Accessibility links

Breaking News

'A Living Hell': Pakistani Students Describe Harrowing Bishkek Mob Violence

Crowds gather in Bishkek in the early hours of May 18.
Crowds gather in Bishkek in the early hours of May 18.

BISHKEK -- As violent mobs targeting foreign students erupted overnight in Kyrgyzstan's capital, Pakistani medical student Syed Shah Rukh Khan huddled with others in the student hostel where he lives.

"The night passed like a living hell," Khan, who is in his final year of medical studies at Adam University in central Bishkek, told Radio Mashaal, RFE/RL's service for Pakistan. "Our hostel was attacked and many other hostels, whether private or in the universities, were attacked."

Khan is one of several Pakistani students in Kyrgyzstan who gave harrowing accounts to RFE/RL of the mob violence that engulfed Bishkek in the early hours of May 18 after a video purportedly showing Kyrgyz students fighting Egyptian medical students days earlier was shared widely on social media.

The Kyrgyz government has said more than two dozen people were injured in the violence, which prompted the embassies of Pakistan and India in the Central Asian nation of 7 million to warn their students to remain indoors.

Kyrgyz Security Forces Cordon Off Parts Of Bishkek Amid Violence
please wait

No media source currently available

0:00 0:01:09 0:00

"The locals have beaten whoever came their way, male or female students, and they were dragged on the ground," Khan said. "Even outside the universities, they went after the Pakistani and Indian students and beat them."

Khan told Radio Mashaal that the rampage began around 2 a.m. in Bishkek and that the mobs had scouted out the locations of Pakistani and Indian students prior to the attacks.

"They entered our hostel in the night by breaking the doors and windows. But we were lucky that the [security forces] quickly arrived there," Khan said. "They controlled the situation. In other hostels, the situation was worse. They beat the students and dragged them on the ground outside their rooms."

Video Appears To Show Mob Attacking Foreigners In Bishkek
please wait

No media source currently available

0:00 0:01:19 0:00

Hasnain Ali, a Pakistani medical student at the International University of Kyrgyzstan, said he and his fellow students were attacked in their hostel and that several of them suffered serious injuries.

Ali said that in the late afternoon in Bishkek on May 18, local police informed him and others that another mob was heading toward their university and had told them: "Turn off your lights, close your doors and windows, and don't look outside."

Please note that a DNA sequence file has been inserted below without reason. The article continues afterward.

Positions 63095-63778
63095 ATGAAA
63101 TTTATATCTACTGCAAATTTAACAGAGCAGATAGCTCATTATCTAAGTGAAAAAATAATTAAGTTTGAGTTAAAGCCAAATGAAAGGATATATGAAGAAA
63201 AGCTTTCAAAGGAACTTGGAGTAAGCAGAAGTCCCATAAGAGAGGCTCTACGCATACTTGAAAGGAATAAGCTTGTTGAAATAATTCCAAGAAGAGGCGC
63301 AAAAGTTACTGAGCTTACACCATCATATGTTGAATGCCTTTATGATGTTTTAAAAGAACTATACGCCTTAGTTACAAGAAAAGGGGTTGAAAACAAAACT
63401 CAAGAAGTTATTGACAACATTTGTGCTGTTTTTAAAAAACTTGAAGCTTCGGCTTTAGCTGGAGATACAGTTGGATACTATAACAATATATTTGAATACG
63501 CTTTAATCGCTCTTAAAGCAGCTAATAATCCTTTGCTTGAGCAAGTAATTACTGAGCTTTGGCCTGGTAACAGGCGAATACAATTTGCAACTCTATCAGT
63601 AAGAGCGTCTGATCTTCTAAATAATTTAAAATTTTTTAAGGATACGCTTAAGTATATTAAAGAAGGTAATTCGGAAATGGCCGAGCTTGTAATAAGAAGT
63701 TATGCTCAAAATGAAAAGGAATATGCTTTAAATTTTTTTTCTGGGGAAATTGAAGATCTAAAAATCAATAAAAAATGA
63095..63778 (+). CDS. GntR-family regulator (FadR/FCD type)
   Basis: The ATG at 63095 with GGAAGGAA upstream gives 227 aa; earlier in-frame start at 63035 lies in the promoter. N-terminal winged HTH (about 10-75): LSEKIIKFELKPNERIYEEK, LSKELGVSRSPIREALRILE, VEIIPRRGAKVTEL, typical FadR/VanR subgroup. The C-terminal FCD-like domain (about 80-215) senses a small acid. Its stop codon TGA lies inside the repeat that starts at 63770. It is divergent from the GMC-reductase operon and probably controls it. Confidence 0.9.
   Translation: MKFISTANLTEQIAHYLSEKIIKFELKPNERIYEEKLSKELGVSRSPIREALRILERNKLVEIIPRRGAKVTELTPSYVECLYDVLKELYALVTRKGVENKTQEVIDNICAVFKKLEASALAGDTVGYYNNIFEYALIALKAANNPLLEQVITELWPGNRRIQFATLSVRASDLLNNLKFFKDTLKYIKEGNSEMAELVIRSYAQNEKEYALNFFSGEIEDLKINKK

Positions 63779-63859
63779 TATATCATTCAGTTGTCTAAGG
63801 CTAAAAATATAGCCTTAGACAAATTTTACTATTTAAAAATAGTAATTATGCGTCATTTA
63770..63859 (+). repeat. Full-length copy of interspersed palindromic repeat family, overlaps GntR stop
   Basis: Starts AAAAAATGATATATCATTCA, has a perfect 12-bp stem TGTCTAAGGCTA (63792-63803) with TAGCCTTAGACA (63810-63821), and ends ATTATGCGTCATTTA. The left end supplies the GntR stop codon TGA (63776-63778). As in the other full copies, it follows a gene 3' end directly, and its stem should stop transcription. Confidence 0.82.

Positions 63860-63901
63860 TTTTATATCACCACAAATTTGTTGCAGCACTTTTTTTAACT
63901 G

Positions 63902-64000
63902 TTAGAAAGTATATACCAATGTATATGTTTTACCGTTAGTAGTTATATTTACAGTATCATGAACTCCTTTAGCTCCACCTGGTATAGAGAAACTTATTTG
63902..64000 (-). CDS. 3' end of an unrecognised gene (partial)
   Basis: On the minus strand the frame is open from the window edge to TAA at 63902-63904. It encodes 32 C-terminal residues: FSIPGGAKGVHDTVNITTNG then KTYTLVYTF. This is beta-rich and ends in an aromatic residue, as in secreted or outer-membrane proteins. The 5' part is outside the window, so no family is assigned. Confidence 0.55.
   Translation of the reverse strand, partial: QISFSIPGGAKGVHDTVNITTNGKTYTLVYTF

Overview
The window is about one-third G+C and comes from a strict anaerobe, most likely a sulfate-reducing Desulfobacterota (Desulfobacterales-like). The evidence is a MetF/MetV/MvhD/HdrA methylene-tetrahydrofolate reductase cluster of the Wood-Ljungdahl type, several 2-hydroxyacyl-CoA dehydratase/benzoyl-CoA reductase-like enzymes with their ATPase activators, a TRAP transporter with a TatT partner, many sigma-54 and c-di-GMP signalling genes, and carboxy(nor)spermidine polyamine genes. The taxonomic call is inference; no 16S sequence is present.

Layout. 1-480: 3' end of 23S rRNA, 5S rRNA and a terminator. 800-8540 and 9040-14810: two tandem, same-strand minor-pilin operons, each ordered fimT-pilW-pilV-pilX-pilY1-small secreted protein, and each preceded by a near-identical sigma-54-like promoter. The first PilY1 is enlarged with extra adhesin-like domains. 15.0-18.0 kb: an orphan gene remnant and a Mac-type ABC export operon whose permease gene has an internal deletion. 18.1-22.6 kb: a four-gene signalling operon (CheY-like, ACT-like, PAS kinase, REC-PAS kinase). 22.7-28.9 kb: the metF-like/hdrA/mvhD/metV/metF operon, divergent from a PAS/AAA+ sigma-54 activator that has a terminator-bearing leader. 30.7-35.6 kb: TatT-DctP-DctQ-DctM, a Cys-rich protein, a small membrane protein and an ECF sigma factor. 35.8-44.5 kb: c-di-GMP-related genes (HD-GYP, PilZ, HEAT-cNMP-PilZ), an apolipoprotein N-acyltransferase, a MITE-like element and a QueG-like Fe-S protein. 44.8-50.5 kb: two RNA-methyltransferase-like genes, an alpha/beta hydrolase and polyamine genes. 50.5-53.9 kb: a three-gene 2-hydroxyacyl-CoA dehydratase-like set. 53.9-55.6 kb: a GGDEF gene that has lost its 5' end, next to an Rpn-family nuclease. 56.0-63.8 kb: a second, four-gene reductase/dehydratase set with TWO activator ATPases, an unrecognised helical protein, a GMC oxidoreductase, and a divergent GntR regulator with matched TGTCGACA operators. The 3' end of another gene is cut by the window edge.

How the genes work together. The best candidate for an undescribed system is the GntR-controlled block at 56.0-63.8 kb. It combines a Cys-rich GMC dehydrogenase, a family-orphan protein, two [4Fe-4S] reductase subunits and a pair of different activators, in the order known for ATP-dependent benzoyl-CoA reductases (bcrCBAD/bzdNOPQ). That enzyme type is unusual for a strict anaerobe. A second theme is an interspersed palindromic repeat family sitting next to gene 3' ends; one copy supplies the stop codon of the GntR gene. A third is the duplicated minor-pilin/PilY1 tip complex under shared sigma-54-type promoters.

"We are without water and food. The local police are not helping. They came last night when the mob was gone. The Pakistani Embassy also did not send us any help so far. We are looking to the media to let people know about our situation," a terrified-sounding Ali told Radio Mashaal.

Another Pakistani medical student in Bishkek, Farooq Zeb, said he saw angry protesters chanting anti-Indian and anti-Pakistani slogans and breaking through the gates of his hostel.

UGC images verified by RFE/RL showed broken doors at the VIP hostel in Bishkek.
UGC images verified by RFE/RL showed broken doors at the VIP hostel in Bishkek.

"We are without food and water, and we are scared not knowing what will happen next," Zeb, who studies at the Ala-Too International University in Bishkek, told Radio Mashaal.

Pakistani student Muhammad Ihtisham Latif said earlier on May 18 that the violence broke out after "Egyptian students clashed with locals here."

"The locals are now protesting and they are beating Indian and Pakistani students.... They chase them in their hostels and houses...hostel [doors] were broken. I am locked up in the university along with other students since yesterday," Latif said.

Radio Mashaal reached Latif later in the day and the student said he was in a police van that was moving him and two dozen other students to a safer location.

Gulbara Kulusheva, rector of the Royal Metropolitan University in Bishkek, told RFE/RL in an interview that the university is attempting to provide food and other necessities to around 800 students.

"The majority of them are from Pakistan," Kulusheva said. "Throughout the night the entire university team was in the dormitory protecting them from an angry mob. We are continuing to protect them now."

With reporting by RFE/RL's Kyrgyz Service in Bishkek and RFE/RL's Baktygul Chynybaeva in Prague
  • 16x9 Image

    Daud Khattak

    Daud Khattak is a senior editor for RFE/RL's Radio Mashaal.

  • 16x9 Image

    Carl Schreck

    Carl Schreck is an award-winning investigative journalist who serves as RFE/RL's enterprise editor. He has covered Russia and the former Soviet Union for more than 20 years, including a decade in Moscow. He has led investigations into corruption, cronyism, and disinformation campaigns in Russia and Central Asia, as well as on poisoning attacks against Kremlin opponents and assassinations of Iranian exiles in the West. Schreck joined RFE/RL in 2014.

RFE/RL has been declared an "undesirable organization" by the Russian government.

If you are in Russia or the Russia-controlled parts of Ukraine and hold a Russian passport or are a stateless person residing permanently in Russia or the Russia-controlled parts of Ukraine, please note that you could face fines or imprisonment for sharing, liking, commenting on, or saving our content, or for contacting us.

To find out more, click here.